The last few weeks have been physically and emotionally draining for me. I’m always on the go, and I’m always stretched in a million directions. I always try to give what I’ve got to those around me, and I try my best to make everyone happy. I probably could get away with watching television all day and microwaving chicken nuggets, but I justify the work I do for my family this way: My kids will only be kids for a short time. They only grow up once, and it’s my job to insure that they are not only well fed, but properly nourished.
It may seem like a lot of work to try and tackle, but if at the end of the day my kids are full, happy and loved but the house is dirty… so be it! (Let’s not forget I also home school.) Any good mother knows that the best thing you can do for a child is show them love, and feed them. I always said I would never let my kids fall into that “food is love” hole but I have to say, it’s far too late for that. I show my love through food, food is our life, and Riley is slowly becoming my sous chef. A food I remember fondly as a kid is tomato soup. We never had “real” tomato soup it was always the sodium-packed stuff from a can, but it was good, great even! A grilled cheese, and some tomato soup on a cold snowy day and man, was I a happy kid? Yeah I was! I still love tomato soup however, I really don’t care for tomatoes from a can. I use jarred tomatoes from time to time but I really long for summer tomatoes when my freezer stash has run out. Tomato soup is cheap, easy and satisfying, use organic jarred tomatoes if fresh or frozen tomatoes are unavailable.
Tomato Soup with Bone Marrow (Tomato Marrow-Nara)
Bone marrow might seem intimidating to some but it’s really just another “healthy fat.” There are lots of health benefits to bone marrow, in short it provides protein, iron, calcium, collagen and of course that gut healing, brain building fat. With my kids protein is a tricky win. (Little Connor is especially picky.) All of the wonderful health benefits of bone broth apply to bone marrow especially when it is used in soup because you are essentially making a quick bone broth soup, it is seriously overflowing with nutrition. I have made this basic recipe off and on for months. Over the summer I made it in large batches with CSA tomatoes, if stored properly you can freeze enough soup or marinara sauce to last your family for months. It’s important to use grass fed, high quality marrow bones and organic, fresh tomatoes if possible. This is great tomato soup, add some croutons and a splash of cream or use it as a marinara sauce for pizza, pasta and everything in between.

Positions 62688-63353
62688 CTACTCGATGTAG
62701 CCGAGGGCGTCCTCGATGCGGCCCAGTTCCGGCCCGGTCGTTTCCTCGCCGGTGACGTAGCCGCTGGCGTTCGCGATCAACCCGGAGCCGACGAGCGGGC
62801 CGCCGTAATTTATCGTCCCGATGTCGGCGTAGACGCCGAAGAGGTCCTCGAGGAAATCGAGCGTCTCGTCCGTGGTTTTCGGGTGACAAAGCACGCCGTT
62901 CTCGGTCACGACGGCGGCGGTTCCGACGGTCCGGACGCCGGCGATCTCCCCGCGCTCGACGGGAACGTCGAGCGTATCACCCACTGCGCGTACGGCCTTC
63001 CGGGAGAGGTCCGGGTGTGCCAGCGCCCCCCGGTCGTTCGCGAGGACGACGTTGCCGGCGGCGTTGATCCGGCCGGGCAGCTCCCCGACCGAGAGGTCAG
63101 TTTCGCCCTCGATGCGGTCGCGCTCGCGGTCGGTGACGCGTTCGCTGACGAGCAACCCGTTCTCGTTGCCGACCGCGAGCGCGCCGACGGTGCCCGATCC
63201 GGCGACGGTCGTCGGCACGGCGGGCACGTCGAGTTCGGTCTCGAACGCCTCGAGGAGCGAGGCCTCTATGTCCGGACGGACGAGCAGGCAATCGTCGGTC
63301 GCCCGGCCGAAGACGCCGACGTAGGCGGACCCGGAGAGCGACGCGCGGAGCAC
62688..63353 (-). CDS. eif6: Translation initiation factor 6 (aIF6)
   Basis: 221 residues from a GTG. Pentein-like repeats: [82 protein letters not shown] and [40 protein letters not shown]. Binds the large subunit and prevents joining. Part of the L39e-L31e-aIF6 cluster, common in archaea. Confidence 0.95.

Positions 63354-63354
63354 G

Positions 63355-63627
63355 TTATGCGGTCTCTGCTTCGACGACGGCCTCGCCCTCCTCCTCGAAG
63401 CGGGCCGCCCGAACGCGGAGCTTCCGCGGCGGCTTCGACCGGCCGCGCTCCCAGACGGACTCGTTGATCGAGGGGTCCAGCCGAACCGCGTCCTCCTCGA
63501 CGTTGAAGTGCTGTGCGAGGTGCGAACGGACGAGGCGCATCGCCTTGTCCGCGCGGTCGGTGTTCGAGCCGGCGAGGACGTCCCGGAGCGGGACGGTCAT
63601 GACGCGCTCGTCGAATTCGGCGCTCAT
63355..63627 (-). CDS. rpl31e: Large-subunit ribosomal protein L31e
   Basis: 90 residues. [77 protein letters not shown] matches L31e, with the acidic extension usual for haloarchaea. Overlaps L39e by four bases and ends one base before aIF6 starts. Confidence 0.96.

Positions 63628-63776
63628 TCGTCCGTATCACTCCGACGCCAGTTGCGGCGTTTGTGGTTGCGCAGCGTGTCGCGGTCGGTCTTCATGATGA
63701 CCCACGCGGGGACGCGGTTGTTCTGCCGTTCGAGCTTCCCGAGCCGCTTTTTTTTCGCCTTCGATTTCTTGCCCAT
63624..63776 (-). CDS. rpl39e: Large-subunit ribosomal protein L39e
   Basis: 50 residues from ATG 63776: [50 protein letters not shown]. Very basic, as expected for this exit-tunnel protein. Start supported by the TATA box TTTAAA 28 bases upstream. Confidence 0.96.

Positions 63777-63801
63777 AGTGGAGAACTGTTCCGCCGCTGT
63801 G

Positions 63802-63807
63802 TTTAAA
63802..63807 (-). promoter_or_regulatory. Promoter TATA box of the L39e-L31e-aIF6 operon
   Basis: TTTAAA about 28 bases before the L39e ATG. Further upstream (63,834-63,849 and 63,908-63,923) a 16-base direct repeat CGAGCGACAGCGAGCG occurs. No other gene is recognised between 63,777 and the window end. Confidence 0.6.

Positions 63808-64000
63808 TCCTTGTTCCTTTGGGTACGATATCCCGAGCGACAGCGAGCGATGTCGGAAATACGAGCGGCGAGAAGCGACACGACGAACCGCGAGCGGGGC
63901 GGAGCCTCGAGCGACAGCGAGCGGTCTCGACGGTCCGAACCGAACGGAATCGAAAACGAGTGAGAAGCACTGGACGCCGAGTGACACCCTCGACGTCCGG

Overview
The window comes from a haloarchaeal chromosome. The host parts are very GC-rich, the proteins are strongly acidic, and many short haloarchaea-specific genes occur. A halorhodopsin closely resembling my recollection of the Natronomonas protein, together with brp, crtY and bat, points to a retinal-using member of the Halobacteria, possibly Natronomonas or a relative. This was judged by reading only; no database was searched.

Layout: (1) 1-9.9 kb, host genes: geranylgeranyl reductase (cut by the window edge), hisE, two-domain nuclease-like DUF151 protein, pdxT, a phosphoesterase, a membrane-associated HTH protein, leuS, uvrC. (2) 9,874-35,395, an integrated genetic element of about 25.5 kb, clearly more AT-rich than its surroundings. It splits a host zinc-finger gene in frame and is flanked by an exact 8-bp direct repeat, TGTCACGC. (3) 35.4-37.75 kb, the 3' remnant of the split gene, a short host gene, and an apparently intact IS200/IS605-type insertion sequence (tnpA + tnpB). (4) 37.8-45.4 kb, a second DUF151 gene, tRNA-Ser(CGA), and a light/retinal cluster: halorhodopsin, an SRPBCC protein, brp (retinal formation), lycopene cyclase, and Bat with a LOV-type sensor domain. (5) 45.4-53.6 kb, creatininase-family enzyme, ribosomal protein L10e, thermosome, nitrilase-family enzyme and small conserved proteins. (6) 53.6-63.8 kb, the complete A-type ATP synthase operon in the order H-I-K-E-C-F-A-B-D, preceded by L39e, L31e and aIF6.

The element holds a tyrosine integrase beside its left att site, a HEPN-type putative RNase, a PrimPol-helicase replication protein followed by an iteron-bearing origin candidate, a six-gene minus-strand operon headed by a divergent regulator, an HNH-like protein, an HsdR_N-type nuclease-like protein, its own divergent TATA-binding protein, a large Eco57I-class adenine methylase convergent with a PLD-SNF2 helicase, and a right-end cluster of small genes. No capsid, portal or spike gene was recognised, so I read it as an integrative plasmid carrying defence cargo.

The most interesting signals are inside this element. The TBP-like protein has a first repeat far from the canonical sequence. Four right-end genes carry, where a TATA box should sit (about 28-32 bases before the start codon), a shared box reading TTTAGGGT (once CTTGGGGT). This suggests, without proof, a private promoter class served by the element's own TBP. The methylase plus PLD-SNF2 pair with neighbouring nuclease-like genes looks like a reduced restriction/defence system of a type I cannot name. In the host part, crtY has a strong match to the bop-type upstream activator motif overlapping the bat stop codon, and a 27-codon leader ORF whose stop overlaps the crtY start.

- 2 tablespoons butter
- 4 pounds, tomatoes roughly chopped (see note)
- 1 pound marrow bones, I really like the thinly sliced ones
- 1 large onion, chopped
- 2-3 garlic cloves, minced
- 2 teaspoons Italian Seasoning
- 1/2 teaspoon Salt (more or less to taste) and Pepper
–Bone Broth or water to Prevent Scorching
- In a heavy bottomed dutch oven or pot melt butter over medium heat.
- Saute onion two to three minutes until softened.
- Add Garlic, tomatoes, marrow bones, Italian Seasoning, salt and pepper.
- Bring to a boil and reduce to a simmer. Simmer for 45 minutes, or up to 4 hours. Stir occasionally, add bone broth or water to prevent burning.
- Spoon out the marrow bones. Using a slotted spoon go through the sauce to make sure no bone tidbits have been let loose. (You don’t want to try and blend a bone fragment … It might make a HUGE mess. Not that I know from experience or anything.)
- Use an Immersion Blender to CAREFULLY puree the sauce or soup. You can skip this step if you would like the sauce chunky but if you don’t peel your tomatoes the skins can kind of float around looking gross.
Note: If you can prepare this marinara in the summertime it is best to find juicy, low seed tomatoes. Ask your farmer whats best for sauce. I had a variety of cherry, plum and … huge tie dyed, ugly looking tomatoes stashed in my freezer. If organic tomatoes are not available fresh use tomatoes in jars or boxes.
Homemade croutons are easy peasy. Just take stale bread and cut it into cubes. For this recipe I used spelt-sourdough. (This recipe with a substitution of half spelt flour in place of un-bleached flour)
- Homemade Sourdough Bread, cubed
- olive oil or melted lard, butter or bacon grease
- Salt & Pepper
- Freshly Grated Parmesan Cheese
- Preheat Oven to 400 degrees F.
- Toss your stale bread on cookie sheet and drizzle it with oil or melted fat.
- Sprinkle with salt and pepper, and grate some cheese on top.
- Bake for 10-15 minutes or until golden brown. (Toss around for even baking half way through)
Once these are thoroughly dry they will keep at room temperature for about a week. If you dry them in a dehydrator or 100 degree oven they will last even longer.